Begin with maternity benefits. In the 41 states where they are not mandated, a 30-year-old woman will find that only 6 percent of plans in the individual market now offer coverage. Guess how expensive those plans are. Under the ACA, maternity care will be considered an “essential benefit” that all insurers selling policies to individuals and small businesses must cover, without charging extra, beginning in 2014.

Some argue that women who want maternity benefits should pay more. “I don’t need maternity care,” Senator Jon Kyl (R-Ariz.) groused when the Senate Finance Committee debated “essential benefits.” Sen. Debbie Stabenow (D-Mich.) didn’t miss a beat: “I think your mom probably did.”

Enough said. One way or another, all of us benefit from prenatal care.

But maternity benefits represent just one way that reform addresses women’s health. The Affordable Care Act (ACA) also calls for:

Preventive services with no co-pays or deductibles: New Policies (issued or renewed on or after September 23, 2010) are required to cover services that many women need – mammograms, Pap smears, at least one well-woman care visit a year, contraceptive products and counseling, and screening and counseling for interpersonal and domestic violence. In 2018, these requirements will apply to all plans.

Essential benefits: In 2014, both all plans sold inside the new state-run health insurance exchanges and all new plans sold outside of the exchanges will be required to cover a specific set of essential health benefits. For women, these include maternity and newborn care; mental health services (including counseling for post-partum depression); preventative and wellness services; contraception; chronic disease management; and pediatric services for her children, including dental and vision care.

At the same time, the legislation bans:

Gender rating: In 2014, charging women more because they don’t have a Y chromosome will be outlawed both in individual and small employer markets. After 2017, if a state lets large employers into its exchange (and many will), the rule will apply to all large-employer coverage in the state.

Charging more for pre-existing conditions: Starting in 2014, insurers can not charge higher premiums, or deny coverage due to a person’s pre-existing conditions.

The bottom line: Under the Affordable Care Act, women’s bodies will no longer be viewed as exotic, but costly, deviations from the norm that just don’t fit into a health care system designed by, and for, men.

What happens if the Supreme Court overturns the individual mandate?

The Court might rule that if everyone is not forced to buy coverage, insurers shouldn’t be forced to cover everyone – especially if they are suffering from pre-existing conditions. (Without a mandate, the reasoning goes, many Americans will wait until they fall ill, and only then purchase coverage, secure in the knowledge that insurers will have to cover them, and can’t charge them more).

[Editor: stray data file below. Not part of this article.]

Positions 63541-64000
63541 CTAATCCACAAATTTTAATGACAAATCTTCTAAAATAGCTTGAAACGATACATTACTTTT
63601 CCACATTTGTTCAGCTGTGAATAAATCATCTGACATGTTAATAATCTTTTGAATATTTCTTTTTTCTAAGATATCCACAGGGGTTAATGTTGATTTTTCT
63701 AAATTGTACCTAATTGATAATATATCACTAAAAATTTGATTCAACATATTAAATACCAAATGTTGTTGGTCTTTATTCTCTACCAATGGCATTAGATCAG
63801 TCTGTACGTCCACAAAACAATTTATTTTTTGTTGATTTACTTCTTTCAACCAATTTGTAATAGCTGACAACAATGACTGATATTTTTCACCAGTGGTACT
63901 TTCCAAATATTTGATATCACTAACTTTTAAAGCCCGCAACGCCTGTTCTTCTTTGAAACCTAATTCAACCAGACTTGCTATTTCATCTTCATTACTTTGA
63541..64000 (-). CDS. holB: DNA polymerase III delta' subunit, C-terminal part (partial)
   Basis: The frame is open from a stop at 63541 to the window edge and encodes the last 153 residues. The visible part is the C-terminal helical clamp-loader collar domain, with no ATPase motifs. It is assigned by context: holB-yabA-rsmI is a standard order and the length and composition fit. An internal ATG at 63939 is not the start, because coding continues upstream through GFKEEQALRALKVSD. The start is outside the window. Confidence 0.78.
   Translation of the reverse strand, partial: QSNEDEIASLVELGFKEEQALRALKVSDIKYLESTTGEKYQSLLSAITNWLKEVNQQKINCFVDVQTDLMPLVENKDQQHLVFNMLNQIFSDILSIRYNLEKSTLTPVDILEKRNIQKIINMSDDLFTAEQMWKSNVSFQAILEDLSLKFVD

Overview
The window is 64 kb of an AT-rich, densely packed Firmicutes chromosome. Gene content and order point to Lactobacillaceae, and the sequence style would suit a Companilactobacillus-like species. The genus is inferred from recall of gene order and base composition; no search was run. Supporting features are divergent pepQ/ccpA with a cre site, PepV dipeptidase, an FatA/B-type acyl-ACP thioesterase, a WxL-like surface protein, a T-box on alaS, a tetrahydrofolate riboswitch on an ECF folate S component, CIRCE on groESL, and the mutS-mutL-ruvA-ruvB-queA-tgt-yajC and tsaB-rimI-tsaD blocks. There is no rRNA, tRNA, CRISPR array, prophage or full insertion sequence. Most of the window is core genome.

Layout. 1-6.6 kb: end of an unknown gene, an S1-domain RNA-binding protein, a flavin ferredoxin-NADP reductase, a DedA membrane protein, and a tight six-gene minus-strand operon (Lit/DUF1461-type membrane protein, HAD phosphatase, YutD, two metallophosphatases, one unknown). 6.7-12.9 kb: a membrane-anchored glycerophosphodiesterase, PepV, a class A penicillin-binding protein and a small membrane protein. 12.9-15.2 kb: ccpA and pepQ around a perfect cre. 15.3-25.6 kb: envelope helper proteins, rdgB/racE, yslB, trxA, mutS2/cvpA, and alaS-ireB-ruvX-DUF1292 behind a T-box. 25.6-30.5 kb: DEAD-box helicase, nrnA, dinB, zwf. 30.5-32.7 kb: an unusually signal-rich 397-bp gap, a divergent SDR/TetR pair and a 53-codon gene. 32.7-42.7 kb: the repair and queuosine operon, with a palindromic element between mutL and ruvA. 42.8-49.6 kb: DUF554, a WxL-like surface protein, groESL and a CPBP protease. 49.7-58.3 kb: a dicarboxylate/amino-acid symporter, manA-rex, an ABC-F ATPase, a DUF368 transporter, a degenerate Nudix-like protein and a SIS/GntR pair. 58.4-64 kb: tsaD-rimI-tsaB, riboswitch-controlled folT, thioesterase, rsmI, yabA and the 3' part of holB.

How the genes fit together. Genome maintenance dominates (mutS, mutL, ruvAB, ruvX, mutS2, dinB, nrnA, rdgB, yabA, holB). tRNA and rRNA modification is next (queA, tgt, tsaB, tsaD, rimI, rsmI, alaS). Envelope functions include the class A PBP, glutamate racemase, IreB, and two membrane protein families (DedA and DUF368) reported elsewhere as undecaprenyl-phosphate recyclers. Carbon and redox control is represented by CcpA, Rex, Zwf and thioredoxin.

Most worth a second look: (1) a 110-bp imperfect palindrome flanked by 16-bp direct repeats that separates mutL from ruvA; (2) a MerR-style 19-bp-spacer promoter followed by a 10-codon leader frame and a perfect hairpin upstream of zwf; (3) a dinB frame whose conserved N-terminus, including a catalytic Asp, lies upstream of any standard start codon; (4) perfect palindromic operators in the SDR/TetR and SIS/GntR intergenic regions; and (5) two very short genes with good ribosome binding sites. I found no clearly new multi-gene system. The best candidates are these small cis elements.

Even if you don’t like the mandate, you should consider what it would mean for women if insurers can charge patients suffering from a “pre-existing condition” whatever they like.

  • A recently divorced 62-year-old woman who is no longer covered by her husband’s insurance may find that she is closed out of the insurance market because she is a breast cancer survivor. Even if she can find an insurer who will take her, the penalty for having a pre-existing condition may well be more than she can afford.In insurance parlance, she will have to “go naked” until she is eligible for Medicare, keeping her fingers and toes crossed that her cancer does not recur or spread over the next three years. (If it does, she will have to spend down whatever savings she has, and perhaps sell her home, before she will be eligible for Medicaid.)
  • A young woman discovers that she is pregnant. She and her husband were not planning on having a child so soon. Suddenly, they find themselves facing thousands of dollars in medical bills. If the mother needs a C-section they may wind up owing as much as $24,400. (Five percent of U.S. hospitals actually charge more.) And that is if there are no serious complications.

Congress could vote to kill health reform

It is extremely unlikely that the Supreme Court will declare the entire Patient Protection and Affordable Care Act unconstitutional. Whatever the Court decides in June, women will retain protection against much of the sexual discrimination embedded in our current health care system – unless lawmakers set out to eviscerate the ACA.

As Soraya Chemaly points out on BlogHer: “The openly stated primary priority of the Republican Party is to overturn this law.” If that happens, “these discriminatory practices will continue and women will pay in complex ways.”

Even if President Obama is re-elected, Republicans and Democrats who oppose reform could constitute a majority in both houses, and might even have enough votes to overturn a veto on certain controversial issues – such as gender rating, or essential benefits. Many men believe that women should pay more. And they are not happy about covering maternity benefits, contraception, or post-partum depression.